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The Unknown Grażyna Bacewicz: PWM Edition Publishes Her Early Works

Mar. 01, 2021

The Unknown Grażyna Bacewicz: PWM Edition Publishes Her Early Works

In a 1947 letter to her brother, Grażyna Bacewicz wrote, “I rejected my old compositions. Now, when I know more, I can see great disadvantages of these pieces, so why should they exist?” The obsessive self-criticism that accompanied the composer throughout her life, as well as the recommendations in her will made it difficult for artists to access works that had been rejected by the composer. Thanks to a fruitful cooperation with musicians and musicologists, PWM Edition is publishing Grażyna Bacewicz's early works for the first time, beginning with pieces for solo violin and violin and piano edited by the violinist Agata Szymczewska who noted:

“Studying the manuscripts left by the composer was extremely interesting for me as a violinist. At times, the chaotic sketches of the versions of these works made it challenging to prepare them for publication, but the challenge contributed to an extremely gratifying, creative process. I made sure to incude all of the composer’s performance markings in the notes, each time looking for an answer to the question, 'How would Grażyna Bacewicz play this fragment on the violin?'".


On the 112th birthday of the outstanding composer and violinist, PWM Edition presents the first editions of Grażyna Bacewicz's works for solo violin and for violin and piano:

Sonata no. 1 (1929) was composed when Grażyna Bacewicz was a twenty-year-old student at the Conservatory. At that time, she was fascinated by the music of Karol Szymanowski, and she was still looking to develop her individual style. Parallel studies in violin and piano classes made it possible for her to continue research during her compositional studies and to verify it during performance.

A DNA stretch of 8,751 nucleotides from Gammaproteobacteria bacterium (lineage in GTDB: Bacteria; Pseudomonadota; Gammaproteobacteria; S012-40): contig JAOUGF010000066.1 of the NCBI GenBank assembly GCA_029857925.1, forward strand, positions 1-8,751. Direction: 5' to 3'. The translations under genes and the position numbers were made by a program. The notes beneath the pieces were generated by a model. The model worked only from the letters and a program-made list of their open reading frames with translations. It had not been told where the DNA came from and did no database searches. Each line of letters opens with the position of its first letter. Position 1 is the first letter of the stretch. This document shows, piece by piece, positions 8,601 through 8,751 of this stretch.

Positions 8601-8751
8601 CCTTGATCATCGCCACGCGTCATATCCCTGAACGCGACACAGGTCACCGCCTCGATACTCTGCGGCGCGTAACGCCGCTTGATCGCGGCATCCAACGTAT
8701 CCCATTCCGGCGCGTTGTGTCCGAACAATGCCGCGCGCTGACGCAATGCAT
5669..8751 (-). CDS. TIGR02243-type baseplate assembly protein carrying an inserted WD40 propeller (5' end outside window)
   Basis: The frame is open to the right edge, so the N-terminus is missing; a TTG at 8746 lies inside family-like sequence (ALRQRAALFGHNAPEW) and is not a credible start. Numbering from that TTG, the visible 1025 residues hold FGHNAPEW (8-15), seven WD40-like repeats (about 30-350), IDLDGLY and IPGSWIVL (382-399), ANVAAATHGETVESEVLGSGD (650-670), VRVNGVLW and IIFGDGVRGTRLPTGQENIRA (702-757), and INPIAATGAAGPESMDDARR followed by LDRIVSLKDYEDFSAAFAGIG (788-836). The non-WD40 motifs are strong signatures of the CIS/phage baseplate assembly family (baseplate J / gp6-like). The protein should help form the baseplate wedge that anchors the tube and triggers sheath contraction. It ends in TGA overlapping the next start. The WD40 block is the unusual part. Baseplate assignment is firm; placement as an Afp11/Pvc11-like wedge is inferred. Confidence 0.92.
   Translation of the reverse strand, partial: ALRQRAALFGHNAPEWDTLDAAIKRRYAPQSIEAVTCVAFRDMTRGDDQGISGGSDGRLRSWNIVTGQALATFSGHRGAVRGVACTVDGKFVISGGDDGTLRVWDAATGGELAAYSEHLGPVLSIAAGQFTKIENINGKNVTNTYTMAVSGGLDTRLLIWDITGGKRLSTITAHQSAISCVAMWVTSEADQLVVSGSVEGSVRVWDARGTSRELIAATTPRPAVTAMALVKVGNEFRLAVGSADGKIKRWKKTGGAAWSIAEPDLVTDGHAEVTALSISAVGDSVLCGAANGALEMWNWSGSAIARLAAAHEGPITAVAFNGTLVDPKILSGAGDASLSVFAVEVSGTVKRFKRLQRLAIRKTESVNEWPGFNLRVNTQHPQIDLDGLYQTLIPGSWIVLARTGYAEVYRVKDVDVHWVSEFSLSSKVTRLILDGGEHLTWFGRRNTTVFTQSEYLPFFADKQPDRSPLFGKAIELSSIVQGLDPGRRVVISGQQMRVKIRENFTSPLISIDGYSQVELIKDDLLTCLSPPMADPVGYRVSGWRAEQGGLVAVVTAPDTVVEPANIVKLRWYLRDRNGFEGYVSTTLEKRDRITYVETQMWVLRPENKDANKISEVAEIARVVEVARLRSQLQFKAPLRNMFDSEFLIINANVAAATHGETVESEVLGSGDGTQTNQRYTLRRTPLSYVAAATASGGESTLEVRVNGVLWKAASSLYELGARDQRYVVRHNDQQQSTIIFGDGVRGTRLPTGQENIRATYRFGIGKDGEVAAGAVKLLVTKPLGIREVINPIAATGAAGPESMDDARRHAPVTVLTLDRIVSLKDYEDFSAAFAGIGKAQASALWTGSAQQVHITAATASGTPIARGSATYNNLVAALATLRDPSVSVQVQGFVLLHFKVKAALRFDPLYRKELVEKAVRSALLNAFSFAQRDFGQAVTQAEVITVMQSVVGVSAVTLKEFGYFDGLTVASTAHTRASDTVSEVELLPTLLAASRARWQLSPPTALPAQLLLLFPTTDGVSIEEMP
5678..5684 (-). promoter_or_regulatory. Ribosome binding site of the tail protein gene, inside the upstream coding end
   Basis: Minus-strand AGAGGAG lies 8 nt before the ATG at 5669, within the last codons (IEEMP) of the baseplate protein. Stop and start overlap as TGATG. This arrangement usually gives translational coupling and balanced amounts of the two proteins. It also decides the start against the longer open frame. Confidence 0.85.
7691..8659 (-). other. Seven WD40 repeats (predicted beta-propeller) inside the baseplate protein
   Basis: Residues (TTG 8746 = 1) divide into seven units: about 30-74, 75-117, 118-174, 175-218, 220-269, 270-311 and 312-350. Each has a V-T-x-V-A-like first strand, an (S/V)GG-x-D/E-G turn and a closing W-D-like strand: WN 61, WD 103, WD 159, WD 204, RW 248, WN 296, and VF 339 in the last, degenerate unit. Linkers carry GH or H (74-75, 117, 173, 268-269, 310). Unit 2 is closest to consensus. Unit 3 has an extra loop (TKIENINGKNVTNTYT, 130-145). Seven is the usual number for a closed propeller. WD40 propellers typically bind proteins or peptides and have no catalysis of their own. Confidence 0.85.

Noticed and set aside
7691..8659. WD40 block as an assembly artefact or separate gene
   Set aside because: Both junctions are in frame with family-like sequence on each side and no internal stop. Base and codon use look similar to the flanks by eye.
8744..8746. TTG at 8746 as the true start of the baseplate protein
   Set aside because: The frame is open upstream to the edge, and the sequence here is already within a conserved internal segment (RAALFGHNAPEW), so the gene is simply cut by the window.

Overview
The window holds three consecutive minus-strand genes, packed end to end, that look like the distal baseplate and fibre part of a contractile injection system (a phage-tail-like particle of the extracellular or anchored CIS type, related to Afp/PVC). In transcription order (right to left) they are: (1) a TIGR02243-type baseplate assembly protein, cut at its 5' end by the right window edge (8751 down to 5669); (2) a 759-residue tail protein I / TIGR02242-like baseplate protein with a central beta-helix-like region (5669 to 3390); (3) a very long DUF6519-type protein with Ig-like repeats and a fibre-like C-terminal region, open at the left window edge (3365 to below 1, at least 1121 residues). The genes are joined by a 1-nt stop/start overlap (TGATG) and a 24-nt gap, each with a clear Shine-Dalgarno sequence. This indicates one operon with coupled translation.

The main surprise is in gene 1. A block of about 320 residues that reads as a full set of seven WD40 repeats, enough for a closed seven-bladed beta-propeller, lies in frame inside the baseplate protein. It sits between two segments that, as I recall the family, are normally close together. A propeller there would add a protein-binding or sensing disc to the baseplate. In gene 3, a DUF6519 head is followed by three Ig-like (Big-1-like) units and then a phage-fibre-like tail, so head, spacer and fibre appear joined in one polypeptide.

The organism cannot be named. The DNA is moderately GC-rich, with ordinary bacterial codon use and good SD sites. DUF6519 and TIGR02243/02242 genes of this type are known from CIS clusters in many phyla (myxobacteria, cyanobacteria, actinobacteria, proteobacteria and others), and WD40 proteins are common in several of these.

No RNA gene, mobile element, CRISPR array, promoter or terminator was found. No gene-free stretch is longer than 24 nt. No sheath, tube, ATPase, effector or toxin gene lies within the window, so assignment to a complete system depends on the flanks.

Partita(1934) for violin and piano was written during studies in Warsaw and Paris. Even while being a young composer, her extraordinary potential and excellent compositional skills were visible. The best proof of this is the use of part of the musical material from this piece in the version for solo violin composed in 1935. It was this year that Bacewicz received the first distinction at the 1st International Henryk Wieniawski Violin Competition. At that time, the artist was in great form as a violinist.

Scherzo (1945) for solo violin is a unique and very valuable work, which, thanks to its lightness and airiness, will surely appeal to violinists looking for spectacular and, at the same time, original pieces. It is a great piece for any occasion.

Légende (1945) for violin and piano refers to one of the most popular Polish violin miniatures - Légende op. 17 by Henryk Wieniawski. However, Bacewicz’s musical language is more innovative, distinguished by an interesting harmonic layer, characteristic to the composer, and an elusive and somewhat mysterious violin melody.

Music theorist and journalist Małgorzata Gąsiorowska explains:

“Wanda Bacewicz, executor of Grażyna Bacewicz's will, followed it strictly, but eventually she presented all of her sister's saved scores and sketches to the National Library in Warsaw. The composer's daughter has been convinced by many artists and musicologists that it is worth revealing Grażyna Bacewicz’s earliest pieces. Even if sometimes we find her remaining under the spell of Szymanowski’s music or struggling with the sound, this is evidence of the artist’s emerging style, a development of style that changed gradually, without significant shocks or changes in the way of thinking about music”.

Listen to Grażyna Bacewicz's Violin Concerto No. 6 (1957):

(Violin Concerto No. 6/Grażyna Bacewicz/Bartłomiej Nizioł, violin/
Warsaw Philharmonic Orchestra/Christoph König, conductor)

To learn more about Grażyna Bacewicz and to purchase the premiere editions of her early works for solo violin and violin and piano, visit: